4 out of 5 stars

In the summer of 1518, the city of Strasbourg, France, developed an epidemic without warning and precedent. First, it struck just one woman with an intensity causing others nearby to take notice. Soon, several people were under the spell and, unable to break it, were hospitalised. A few reports suggest that some even died from it. Though historians haven’t reached a consensus on the extremity of these cases (or even the cause), one thing is agreed: the sole symptom of the epidemic was dancing.

It’s been described as a ‘dancing plague’, which caused victims to dance fervently and manically, without pause, until local authorities had no choice but to intervene. And though a reason for it’s never been settled upon, a popular theory suggests it was mass hysteria—an affliction of thoughts and fears passed along from one person to another during a time of stress. It’s a theory that brings into question the susceptibility of humans to suggestion. Could we really be so easily influenced that we believe the unbelievable? And does it matter whether it’s the truth if we believe it enough?

Writer-director Amy Seimetz’s intriguing new film, She Dies Tomorrow, asks similar questions but with a different subject. When recovering addict Amy (Kate Lyn Sheil) picks up a quasi thought disease that causes her to insist she has one day left to live, she inadvertently passes it on to her initially sceptical friends and family. It doesn’t take long, or even much convincing for them to be gripped by the belief that they too will die the next day. Much like the aforementioned dancing plague, this idea spreads fast and flies in the face of logic. It causes reckless behaviour and it’s unclear where it comes from or why it occurs… but once it does, it’s unshakeable. There’s no cure for a human-transmitted disease of an idea.

Seimetz’s film is lucid and sharp in concept, while dreamlike and abstract in execution. It’s a hypnotic hybrid; like being in a drunken daze but with a stinging and clear thought underneath it, that sobers you up each time it crosses your mind. Photographed with a visually surrealist flare and non-linear storytelling, the film is challenging but never impenetrable because it maintains an emotional truth at its core.

The first three images of the movie establish an impressionistic but transfixing visual language that Seimetz returns to throughout: an extreme closeup of a terrified eye is followed by a man as seen through a crack in the door, sobbing about something ending while an Angel Olsen track plays from his stereo (sobbing being the appropriate reaction when you’re listening to Angel Olsen). We next see a woman—who turns out to be Amy—bolting upright on her couch, awoken from a horrible dream. Seimetz’s script isn’t one to explain its choices, but the unfolding nature of the film does give visual non-sequiturs a certain weight in retrospect. Even if one doesn’t understand them, one feels them, as if the film is some poison ink being injected into you while you sleep.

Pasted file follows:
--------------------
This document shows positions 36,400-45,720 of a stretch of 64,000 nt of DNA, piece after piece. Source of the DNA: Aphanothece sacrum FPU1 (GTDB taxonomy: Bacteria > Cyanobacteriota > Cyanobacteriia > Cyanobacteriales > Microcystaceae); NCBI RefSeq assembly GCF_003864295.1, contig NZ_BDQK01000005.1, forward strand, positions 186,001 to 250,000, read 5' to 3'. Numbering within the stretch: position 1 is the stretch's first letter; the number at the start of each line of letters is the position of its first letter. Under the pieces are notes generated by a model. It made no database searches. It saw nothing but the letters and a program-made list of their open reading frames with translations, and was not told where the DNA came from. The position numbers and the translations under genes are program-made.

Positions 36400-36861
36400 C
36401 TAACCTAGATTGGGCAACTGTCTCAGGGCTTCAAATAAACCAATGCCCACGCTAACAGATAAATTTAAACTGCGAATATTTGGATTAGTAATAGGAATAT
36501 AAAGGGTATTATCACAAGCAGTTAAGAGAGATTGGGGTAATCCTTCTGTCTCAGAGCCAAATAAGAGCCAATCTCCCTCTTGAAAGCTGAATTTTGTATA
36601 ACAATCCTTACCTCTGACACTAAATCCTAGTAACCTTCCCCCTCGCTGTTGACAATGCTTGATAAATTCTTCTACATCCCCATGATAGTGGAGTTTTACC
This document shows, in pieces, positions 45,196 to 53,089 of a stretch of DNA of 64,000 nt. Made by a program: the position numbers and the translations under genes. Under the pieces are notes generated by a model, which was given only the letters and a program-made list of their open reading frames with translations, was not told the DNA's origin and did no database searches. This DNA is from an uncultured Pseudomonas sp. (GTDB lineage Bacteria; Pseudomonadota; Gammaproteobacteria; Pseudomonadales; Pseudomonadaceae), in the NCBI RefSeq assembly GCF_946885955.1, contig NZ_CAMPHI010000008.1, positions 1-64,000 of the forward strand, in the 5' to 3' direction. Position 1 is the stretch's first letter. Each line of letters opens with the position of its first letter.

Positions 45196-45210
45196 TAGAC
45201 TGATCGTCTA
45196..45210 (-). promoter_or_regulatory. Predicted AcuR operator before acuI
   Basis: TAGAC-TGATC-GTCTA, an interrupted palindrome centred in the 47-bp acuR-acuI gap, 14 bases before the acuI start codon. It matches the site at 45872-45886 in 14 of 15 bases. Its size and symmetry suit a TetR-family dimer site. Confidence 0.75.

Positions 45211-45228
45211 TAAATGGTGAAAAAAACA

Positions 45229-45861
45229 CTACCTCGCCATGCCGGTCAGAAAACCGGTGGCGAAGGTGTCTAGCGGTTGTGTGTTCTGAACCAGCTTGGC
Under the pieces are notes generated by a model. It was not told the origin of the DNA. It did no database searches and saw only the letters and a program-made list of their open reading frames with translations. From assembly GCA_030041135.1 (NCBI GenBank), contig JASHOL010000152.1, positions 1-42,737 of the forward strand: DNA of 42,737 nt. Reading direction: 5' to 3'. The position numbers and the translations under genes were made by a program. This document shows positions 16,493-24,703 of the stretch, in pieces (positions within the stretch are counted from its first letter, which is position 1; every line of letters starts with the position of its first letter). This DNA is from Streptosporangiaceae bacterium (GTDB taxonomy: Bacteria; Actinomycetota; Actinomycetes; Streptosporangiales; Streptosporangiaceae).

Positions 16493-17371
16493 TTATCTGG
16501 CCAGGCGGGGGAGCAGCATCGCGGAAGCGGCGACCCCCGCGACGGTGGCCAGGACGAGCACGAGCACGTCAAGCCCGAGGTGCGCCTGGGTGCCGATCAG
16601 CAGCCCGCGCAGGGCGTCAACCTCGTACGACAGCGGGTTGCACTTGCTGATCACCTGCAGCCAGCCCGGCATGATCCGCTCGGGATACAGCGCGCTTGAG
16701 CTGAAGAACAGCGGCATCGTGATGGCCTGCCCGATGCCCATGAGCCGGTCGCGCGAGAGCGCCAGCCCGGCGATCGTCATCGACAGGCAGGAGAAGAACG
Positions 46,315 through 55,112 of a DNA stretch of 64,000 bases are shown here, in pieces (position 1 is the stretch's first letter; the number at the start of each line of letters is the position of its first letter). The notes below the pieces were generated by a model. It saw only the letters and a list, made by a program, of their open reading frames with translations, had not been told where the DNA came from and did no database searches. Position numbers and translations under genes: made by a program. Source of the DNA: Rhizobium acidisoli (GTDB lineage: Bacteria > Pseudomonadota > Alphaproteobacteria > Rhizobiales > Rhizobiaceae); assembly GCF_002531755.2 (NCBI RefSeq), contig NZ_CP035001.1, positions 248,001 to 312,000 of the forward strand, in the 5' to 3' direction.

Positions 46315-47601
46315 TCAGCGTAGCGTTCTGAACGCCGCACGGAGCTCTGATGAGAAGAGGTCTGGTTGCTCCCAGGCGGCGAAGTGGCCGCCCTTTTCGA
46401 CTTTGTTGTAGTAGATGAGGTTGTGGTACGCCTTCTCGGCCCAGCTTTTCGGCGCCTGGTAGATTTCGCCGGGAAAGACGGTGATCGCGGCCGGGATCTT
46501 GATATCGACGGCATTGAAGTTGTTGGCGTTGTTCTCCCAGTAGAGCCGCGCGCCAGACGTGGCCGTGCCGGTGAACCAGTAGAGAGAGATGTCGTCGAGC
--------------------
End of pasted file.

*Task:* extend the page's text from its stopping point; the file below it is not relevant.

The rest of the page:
We quickly learn Amy has just moved into a large new home, too big for a single person, with abundant dark corners to ponder on a quiet night. Her way of battling the dark is to play Mozart’s “Lacrimosa” on repeat and drink herself stupid. Or perhaps it’s not her way of battling the dark but embracing it. Kate Lyn Sheil plays Amy with the eerie calm of somebody who’s accepted their own death. Like Kirsten Dunst’s phenomenal turn in Melancholia (2011) as a woman who accepts the world is ending, Sheil’s Amy is resigned and defeated, a woman in a fugue state no longer trying to fight or disprove what she knows: she is going to die tomorrow.

“Lacrimosa” (which means ‘weeping’ in Latin) is a recurring piece of music in the film; an audio cue that, along with the unnatural flashing lights that Amy encounters in her home, suggests something is extremely wrong. A haunting piece of music is transformed into the fanfare of the apocalypse. Amy’s best friend Jane (Jane Adams) asks the questions this film establishes: how does she know she’s going to die tomorrow? Why does she believe this? But Amy, and by extension Seimetz’s, answer is as troubling as it gets: Amy just knows. It’s something she can sense—when Jane starts feeling the same way, she describes it as the feeling you get before a cold. You don’t know how to explain it, you can just feel it coming.

It’s an effective demonstration of how anxiety can take hold. Yes, you can argue with yourself, disproving each worry with rational thought… but this isn’t rational thought. This is a belief. It’s when anxiety calcifies into something harder to remove because it’s attached itself to your bones and become a part of you. There’s little point trying to prove or disprove Amy because, to her, it’s the truth: she is going to die tomorrow. You cannot argue rationally with something as irrational as death.